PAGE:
Throughout the whole story the human interest is so sincere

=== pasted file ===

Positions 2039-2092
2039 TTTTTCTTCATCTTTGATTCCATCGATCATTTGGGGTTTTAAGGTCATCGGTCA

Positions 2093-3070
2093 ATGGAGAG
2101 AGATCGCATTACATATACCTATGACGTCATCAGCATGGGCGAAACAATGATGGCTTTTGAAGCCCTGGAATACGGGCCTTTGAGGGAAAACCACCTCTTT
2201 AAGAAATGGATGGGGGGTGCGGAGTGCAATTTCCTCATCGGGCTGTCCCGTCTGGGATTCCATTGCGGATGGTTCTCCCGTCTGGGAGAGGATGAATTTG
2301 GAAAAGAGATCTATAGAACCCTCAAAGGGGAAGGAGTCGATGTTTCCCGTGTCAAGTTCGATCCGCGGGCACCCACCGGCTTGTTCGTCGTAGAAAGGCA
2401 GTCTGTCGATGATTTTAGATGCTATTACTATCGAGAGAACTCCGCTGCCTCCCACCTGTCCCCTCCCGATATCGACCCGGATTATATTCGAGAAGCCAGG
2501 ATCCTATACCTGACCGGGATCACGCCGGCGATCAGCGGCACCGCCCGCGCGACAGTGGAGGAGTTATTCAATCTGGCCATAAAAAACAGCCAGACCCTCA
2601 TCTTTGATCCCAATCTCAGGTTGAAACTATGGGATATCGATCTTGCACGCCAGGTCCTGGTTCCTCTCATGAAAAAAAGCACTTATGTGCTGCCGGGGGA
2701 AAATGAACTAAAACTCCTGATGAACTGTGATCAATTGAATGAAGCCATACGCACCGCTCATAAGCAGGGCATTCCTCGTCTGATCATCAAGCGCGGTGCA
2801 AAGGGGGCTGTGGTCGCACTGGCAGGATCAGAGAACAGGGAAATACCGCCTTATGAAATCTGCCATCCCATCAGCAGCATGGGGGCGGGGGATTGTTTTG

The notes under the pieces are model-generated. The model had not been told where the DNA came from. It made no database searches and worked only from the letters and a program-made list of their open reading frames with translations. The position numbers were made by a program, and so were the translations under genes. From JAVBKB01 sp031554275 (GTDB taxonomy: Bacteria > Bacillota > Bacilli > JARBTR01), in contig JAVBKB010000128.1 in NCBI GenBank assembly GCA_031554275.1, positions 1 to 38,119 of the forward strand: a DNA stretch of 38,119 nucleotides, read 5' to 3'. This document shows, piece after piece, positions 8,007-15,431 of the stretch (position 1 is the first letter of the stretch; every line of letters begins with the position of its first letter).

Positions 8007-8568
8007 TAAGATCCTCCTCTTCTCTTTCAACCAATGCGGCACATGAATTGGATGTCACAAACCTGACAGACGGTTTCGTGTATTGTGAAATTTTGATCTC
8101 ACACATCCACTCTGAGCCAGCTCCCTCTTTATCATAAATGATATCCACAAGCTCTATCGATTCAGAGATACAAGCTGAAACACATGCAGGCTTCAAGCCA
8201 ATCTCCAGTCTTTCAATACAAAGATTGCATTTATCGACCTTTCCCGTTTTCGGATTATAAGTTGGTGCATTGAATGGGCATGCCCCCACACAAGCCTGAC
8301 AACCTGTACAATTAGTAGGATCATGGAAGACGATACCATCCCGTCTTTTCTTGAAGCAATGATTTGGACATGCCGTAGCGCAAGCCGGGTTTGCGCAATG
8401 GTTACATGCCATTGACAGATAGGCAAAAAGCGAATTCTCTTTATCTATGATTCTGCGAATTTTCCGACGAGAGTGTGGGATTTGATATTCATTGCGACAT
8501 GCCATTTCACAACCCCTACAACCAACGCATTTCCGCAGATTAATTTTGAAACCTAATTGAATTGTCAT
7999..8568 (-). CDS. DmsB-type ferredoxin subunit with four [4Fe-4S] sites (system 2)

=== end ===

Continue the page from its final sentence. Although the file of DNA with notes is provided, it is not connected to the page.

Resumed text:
A two-reel melodrama of life at an army post where the post surgeon and a young captain are rivals for the colonel's daughter. Throughout the whole story the human interest is so sincere and fresh and worthy of men and women and the dramatic suspense when an Indian outbreak complicates the love episode is so vigorously created that the few minor defects are brushed aside. Yet, if the place in the story of the captain and the doctor had been made plain earlier, that feeling in the mind which comes only when the meaning of the story is completely grasped would not have been delayed till the end of the first reel when we first definitely and assuredly know who the doctor is. Now, seeing that the doctor was to be the one kept away from the girl by a duty so pressing that he couldn't send her word and reason for his absence, it also would have helped the story if she had shown him, in the first place, some clear mark of preference. He is the one shown as heroic, not the captain, it would have added to our interest if we had seen him taking his life in his hands for the safe of his friends at the almost deserted post and on account of it losing a love that would have been his. We needed to have it made plain that he was losing. It happens that we are left also in doubt whether the girl had definitely accepted the captain and also as to whether the captain had the message that the Indian chief sent to the post asking the doctor to come. We didn't notice the doctor giving this to the captain that he might give it to the girl. It may have slipped past us; it ought to have been so clear that no one could miss it. The girl had promised both men the "answer" at her party, The outbreak came and called most of the force away. The captain was left in charge. The night before the party, the chief whose wife was sick sent for the doctor. The doctor's adventures are thrilling and very well pictured. It is he who saves the fort when it is besieged and the doctor wins the girl in the end. It is an offering that was enthusiastically greeted. - The Moving Picture World, December 7, 1912
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